Mighty Blog

Helping baby Javier – and his family – breathe easier

Mindy Torres has dedicated three years to working at Children’s Minnesota as a referral testing technician in the St. Paul reference lab. When Mindy and her husband, Zachary Zdon, got pregnant with her second son, she knew she could trust the teams here to deliver her baby safely.

Javier’s early entrance into the world

When Mindy was just 22.6 weeks pregnant, her water broke due to a pregnancy complication called: preterm premature rupture of the membranes, or PPROM. Her baby Javier was then born at just 24.3 weeks, which meant that he was nearly four months premature!

Javier was immediately brought to the neonatal intensive care unit (NICU) at Children’s Minnesota. That’s when the Zdon family learned Javier would need an oxygen tube placed. They would need to keep Javier in the NICU until he could regulate his breathing without oxygen.

Javier's first time being held

Their NICU stay

Javier's first smile

Mindy felt scared and stressed for her son while he was in the NICU. But thanks to the amazing care team that helped take care of Javier, Mindy could breathe a little easier.

“The people at Children’s Minnesota not only took care of my son but also took care of me. Things got rough sometimes but they all listened to my concerns with empathy and understanding,” said Mindy.

Baby Javier spent 133 days – more than four months – in the NICU slowly getting stronger and stronger every day. Then, Javier’s care team told Mindy he could go home – however, he would still need to be on oxygen.

“When I was first told Javier would need to be on oxygen at home, I felt super overwhelmed and very scared,” said Mindy. “I thought, ‘How am I going to do this? I have another kid at home.’”

Javier at home with oxygen

Before they went home with Javier, Mindy and her husband were trained and prepared to help Javier with his oxygen at home from changing his oxygen tubes, watching his oxygen levels to making sure there was always oxygen in the tank.

“The first week was very scary,” Mindy said. “But then we got used to it and figured it out. His brother would even pull the oxygen tank around for me.”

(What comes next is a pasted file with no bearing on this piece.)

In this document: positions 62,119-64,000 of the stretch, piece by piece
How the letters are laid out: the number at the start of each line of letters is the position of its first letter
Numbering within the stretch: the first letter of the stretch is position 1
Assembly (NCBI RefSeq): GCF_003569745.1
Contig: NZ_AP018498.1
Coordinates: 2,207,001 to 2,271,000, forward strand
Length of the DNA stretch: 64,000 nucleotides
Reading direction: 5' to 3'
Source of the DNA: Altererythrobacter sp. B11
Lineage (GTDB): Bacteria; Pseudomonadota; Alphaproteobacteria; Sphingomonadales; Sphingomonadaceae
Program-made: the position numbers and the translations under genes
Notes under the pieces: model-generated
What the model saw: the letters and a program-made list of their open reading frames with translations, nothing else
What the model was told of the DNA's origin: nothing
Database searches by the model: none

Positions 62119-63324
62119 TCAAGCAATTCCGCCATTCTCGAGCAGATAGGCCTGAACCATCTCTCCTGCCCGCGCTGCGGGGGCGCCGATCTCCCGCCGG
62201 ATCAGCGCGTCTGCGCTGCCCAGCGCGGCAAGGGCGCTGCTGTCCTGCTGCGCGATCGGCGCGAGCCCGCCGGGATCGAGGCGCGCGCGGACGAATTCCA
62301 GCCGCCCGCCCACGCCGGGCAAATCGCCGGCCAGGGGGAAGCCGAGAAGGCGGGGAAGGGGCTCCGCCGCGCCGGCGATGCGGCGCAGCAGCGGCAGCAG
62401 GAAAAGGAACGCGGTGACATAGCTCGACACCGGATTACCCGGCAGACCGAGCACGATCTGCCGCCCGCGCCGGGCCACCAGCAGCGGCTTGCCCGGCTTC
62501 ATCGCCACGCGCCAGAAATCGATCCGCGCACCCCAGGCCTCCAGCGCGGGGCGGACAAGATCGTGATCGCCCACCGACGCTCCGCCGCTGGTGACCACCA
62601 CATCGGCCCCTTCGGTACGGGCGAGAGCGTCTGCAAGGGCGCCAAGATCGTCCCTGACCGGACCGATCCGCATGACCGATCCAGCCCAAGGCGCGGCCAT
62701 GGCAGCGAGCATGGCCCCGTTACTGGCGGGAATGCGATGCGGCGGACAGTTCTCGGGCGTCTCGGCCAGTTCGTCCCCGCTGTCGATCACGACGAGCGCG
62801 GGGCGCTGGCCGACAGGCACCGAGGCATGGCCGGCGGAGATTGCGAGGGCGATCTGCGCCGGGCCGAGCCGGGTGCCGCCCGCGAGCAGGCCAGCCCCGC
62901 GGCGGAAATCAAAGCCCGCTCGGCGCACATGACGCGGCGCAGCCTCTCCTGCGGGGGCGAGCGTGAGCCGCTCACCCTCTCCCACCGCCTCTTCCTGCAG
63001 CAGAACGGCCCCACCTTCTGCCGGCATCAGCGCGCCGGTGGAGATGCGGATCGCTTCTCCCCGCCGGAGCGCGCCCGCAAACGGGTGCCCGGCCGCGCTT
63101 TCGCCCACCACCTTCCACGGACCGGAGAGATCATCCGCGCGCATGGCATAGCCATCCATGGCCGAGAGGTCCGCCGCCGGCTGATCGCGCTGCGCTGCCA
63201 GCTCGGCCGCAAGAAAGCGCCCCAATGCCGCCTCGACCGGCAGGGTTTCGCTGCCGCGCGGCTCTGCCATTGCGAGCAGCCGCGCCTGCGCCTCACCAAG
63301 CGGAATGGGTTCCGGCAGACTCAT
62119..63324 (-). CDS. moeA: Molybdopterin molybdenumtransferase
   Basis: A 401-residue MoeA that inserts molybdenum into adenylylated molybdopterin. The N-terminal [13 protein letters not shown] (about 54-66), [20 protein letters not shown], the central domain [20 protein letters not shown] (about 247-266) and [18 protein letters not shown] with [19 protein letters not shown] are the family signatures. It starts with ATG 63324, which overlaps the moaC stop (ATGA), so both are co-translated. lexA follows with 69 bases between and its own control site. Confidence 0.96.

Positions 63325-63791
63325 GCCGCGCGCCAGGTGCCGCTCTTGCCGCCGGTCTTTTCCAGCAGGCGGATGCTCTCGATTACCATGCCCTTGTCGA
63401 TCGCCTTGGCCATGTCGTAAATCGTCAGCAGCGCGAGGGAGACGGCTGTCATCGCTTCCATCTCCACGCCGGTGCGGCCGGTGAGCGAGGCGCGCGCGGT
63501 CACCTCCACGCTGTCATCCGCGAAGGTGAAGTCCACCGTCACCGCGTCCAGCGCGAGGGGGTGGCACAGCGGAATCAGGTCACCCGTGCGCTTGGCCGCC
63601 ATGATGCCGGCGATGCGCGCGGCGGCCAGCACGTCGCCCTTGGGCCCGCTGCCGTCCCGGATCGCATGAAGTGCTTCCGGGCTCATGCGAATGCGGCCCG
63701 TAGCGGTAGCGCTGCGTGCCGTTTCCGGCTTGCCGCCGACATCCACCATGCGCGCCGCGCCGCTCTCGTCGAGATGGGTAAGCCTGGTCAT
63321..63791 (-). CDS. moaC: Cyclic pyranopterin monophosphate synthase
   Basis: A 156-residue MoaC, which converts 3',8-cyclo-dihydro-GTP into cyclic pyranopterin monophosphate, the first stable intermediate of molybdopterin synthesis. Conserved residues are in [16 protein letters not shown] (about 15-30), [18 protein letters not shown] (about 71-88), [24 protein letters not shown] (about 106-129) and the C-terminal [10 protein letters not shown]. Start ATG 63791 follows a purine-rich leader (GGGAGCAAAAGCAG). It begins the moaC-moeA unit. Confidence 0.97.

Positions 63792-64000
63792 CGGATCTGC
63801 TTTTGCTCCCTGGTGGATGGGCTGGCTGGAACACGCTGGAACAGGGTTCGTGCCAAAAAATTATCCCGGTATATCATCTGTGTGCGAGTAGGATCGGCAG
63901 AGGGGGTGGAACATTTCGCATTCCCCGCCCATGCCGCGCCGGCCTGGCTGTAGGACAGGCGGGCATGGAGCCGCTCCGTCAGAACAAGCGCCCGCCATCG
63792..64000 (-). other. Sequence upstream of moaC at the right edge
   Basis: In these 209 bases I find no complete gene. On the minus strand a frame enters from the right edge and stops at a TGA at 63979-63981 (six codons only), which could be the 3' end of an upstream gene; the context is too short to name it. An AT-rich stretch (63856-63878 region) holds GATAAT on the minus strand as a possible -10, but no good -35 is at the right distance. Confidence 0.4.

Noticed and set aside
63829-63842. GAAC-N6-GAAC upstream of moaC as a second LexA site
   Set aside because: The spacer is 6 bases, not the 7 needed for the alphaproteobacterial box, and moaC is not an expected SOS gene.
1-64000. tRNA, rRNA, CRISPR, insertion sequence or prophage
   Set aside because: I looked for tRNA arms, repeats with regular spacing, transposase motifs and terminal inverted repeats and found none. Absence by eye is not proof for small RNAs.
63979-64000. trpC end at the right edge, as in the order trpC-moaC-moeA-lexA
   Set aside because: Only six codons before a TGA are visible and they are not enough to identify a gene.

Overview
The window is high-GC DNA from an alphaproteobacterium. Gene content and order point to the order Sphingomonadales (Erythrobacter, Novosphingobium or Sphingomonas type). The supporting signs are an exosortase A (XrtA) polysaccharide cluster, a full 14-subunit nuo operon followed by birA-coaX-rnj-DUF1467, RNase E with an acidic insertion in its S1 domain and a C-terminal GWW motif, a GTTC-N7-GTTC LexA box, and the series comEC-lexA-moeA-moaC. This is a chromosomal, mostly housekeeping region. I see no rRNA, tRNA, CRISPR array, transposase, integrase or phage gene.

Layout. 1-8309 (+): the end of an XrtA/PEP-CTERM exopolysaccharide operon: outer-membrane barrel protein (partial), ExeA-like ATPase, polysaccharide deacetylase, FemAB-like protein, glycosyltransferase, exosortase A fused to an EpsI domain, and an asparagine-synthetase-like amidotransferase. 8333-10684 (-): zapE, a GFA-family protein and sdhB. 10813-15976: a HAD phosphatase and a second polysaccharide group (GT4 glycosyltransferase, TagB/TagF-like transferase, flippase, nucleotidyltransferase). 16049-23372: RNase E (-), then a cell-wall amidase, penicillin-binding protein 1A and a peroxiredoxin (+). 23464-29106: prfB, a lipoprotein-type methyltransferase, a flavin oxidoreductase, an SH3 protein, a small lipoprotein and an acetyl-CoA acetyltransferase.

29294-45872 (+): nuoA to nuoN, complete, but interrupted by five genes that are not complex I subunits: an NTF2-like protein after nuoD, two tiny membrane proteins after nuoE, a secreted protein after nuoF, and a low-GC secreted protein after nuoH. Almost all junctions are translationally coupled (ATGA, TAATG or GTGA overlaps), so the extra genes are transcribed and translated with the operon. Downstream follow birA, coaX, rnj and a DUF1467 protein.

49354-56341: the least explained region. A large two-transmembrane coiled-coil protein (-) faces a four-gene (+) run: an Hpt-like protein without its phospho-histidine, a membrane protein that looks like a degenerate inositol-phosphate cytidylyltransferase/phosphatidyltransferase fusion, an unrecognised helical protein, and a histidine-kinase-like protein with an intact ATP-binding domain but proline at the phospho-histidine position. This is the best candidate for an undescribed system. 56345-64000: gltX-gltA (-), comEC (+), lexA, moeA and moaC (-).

Javier’s fire spirit shines

Javier slowly started to rely less and less on oxygen. He went from needing an oxygen tube to a daily nebulizer, then a daily inhaler and now he uses an inhaler only as needed and if he’s sick – a true accomplishment!

“Javier’s doing great,” Mindy said. “He’s very much my troublemaker. He’s feisty and real sassy. We feel like these are very much the same qualities he had during his NICU stay.”

Mindy’s husband truly believes Javier did so well in the NICU because of those qualities. “His fire spirit shined through,” said Mindy.

Javier recently celebrated his first birthday – all without the help of oxygen!

javier goes home

Recommending care from a first-hand experience

Not only is Mindy a dedicated mother, she is a dedicated employee of Children’s Minnesota. She works in our St. Paul lab. “Given I worked here, I didn’t understand how little and fragile these little babies are, I’m in a lab downstairs I never see them,” Mindy said.

But having Javier born premature and needing a NICU stay, Mindy’s eyes were opened to what it’s like being a patient family of Children’s Minnesota, in addition to being an employee.

javier at 16 months

“Going through this, being on the other side, the patient side, was truly humbling,” Mindy said. “It makes me have more compassion and empathy. I get it now, I truly get it.”

Mindy knew she could trust her fellow colleagues, and The Kid Experts ™ at Children’s Minnesota, to care for her new baby. “They took care of my baby, but they were also literally holding my hand. That’s something I could never repay them for,” Mindy said. “They were advocates not only for Javier but for me.”

But it wasn’t just Javier’s care team that made a difference in their hospital stay.

“It wasn’t just the nurses and providers that made it a great experience,” Mindy said. “It was a collective unit that made it great.” From the people who came to clean Javier’s room to the staff in the kitchen preparing her lunches every day, she felt cared for and supported. “The care travels to all areas of the hospital, it’s really great.”

Give to Children’s Minnesota

When you donate to Children’s Minnesota, you make possible the most extraordinary care. Fetal surgery. Heart transplants. Innovative cancer treatments. Your donations also make possible the vital wraparound care — support services, financial help, sibling play areas — that help families cope with hard times. As a nonprofit, we rely on the generosity of people like you to make it all possible. Learn more and donate here.

You make possible

The most extraordinary health care